Have you ever been on the point of giving up?
After my first race in Germany when I came in last I told my Dad, “Let's give this up and go back home.” But my Dad said I shouldn't give up and that I had to keep going to the end. He convinced me to continue racing. That played a big role in the success I've achieved today.

Sponsors are very important in motor sports. How would you compare the concept of sponsorship in Turkey with that in other countries?
I'd like to give you an example. My teammate Charpentier, for example, the 2006 world Supersport champion, has a lot of personal sponsors in his country, France. Maybe it's because here in Turkey we don't have any trademarks that compete globally. I showed signs of making a name in the world in the last three years. When I became world champion, there was of course an increase in the number of people who wanted to back me. As you know I even appeared in some commercials. The personal sponsorship agreements I've made with global brands are only slowly coming up to world standards and to the levels I'd like to see.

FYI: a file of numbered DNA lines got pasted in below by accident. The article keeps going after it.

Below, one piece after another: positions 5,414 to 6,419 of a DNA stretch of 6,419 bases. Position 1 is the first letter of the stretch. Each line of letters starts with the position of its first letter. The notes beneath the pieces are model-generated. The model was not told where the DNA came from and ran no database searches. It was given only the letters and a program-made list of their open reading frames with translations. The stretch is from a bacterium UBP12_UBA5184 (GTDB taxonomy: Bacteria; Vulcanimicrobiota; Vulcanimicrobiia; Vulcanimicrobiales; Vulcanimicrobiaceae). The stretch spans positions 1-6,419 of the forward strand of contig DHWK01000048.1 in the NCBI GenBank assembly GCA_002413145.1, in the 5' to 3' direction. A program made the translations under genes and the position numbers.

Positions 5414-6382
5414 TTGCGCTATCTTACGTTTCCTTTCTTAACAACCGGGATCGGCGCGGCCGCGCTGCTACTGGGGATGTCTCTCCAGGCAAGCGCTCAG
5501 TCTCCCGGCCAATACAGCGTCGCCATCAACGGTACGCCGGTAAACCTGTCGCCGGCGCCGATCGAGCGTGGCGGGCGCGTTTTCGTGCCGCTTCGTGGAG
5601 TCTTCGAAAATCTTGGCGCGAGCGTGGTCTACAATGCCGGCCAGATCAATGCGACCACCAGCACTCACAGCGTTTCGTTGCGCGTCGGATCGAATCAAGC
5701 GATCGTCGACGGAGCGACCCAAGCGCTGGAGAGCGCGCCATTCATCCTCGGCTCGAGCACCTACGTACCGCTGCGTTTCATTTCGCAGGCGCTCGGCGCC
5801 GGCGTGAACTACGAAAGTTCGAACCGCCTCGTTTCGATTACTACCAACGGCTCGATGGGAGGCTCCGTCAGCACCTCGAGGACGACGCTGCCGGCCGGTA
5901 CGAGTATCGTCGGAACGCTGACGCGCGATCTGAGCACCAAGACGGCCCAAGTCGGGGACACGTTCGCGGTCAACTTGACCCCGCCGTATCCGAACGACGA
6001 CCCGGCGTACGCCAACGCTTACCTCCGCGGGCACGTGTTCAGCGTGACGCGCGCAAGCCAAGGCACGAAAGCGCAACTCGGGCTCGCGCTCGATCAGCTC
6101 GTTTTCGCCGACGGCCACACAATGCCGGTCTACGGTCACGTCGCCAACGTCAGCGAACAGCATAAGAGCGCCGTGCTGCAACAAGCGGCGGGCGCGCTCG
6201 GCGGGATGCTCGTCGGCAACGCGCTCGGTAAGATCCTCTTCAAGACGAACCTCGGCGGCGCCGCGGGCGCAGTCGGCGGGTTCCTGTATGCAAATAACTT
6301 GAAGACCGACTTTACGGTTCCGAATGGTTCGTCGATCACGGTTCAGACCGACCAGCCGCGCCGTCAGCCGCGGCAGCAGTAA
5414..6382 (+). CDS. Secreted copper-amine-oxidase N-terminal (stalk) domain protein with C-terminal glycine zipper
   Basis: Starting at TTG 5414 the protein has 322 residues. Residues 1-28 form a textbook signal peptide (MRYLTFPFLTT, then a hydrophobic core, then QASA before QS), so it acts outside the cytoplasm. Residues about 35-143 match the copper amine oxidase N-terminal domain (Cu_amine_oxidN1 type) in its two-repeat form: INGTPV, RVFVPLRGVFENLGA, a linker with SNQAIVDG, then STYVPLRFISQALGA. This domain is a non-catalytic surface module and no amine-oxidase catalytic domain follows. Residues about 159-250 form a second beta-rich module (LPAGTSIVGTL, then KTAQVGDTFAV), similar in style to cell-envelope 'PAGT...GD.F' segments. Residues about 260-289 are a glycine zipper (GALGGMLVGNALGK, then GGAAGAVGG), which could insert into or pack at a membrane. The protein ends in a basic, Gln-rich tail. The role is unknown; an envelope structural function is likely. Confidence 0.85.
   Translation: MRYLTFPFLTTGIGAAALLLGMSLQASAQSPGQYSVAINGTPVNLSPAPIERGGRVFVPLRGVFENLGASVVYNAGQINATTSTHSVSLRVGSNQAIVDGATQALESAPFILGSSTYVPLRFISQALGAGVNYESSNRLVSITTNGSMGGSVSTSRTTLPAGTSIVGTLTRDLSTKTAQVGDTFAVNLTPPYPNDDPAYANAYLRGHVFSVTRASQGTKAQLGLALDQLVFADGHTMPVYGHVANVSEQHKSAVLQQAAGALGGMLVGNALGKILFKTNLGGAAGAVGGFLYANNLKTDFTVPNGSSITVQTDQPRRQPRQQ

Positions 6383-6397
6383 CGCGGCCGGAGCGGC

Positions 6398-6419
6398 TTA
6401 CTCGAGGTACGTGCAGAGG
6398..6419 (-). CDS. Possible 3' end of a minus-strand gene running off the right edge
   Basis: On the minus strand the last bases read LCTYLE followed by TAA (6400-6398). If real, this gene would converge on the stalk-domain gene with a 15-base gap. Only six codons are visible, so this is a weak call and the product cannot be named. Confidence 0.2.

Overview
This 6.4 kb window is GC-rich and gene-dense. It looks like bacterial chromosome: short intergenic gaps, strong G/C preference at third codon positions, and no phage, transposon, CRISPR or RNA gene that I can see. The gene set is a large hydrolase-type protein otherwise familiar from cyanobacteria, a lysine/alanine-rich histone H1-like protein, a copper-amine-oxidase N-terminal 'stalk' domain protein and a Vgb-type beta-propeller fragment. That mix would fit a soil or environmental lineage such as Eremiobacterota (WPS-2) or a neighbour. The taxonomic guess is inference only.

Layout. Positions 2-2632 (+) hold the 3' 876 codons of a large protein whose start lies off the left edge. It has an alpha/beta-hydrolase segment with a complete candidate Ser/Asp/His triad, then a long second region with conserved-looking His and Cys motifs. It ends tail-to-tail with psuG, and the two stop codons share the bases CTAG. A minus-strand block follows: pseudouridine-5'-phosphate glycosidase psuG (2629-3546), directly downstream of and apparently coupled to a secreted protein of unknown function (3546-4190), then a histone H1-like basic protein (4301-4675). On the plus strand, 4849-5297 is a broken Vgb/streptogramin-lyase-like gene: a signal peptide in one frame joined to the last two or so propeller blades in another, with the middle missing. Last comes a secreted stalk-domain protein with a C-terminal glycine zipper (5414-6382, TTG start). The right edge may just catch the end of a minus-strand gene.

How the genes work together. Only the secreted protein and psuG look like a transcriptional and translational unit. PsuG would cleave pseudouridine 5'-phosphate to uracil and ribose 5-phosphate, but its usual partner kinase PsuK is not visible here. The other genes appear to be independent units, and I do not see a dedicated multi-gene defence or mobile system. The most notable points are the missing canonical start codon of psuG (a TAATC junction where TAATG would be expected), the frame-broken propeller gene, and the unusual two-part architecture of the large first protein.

You've also raced in cross-country. Did your cross-country technique affect the development of your track technique, and if so how?
There's a different technique for each category. Cross-country is a kind of racing more under conditions of terrain and with obstacles. But the answer to your question is, yes, of course it did. Driving a motorcycle of any kind is an experience, even for the man in the street.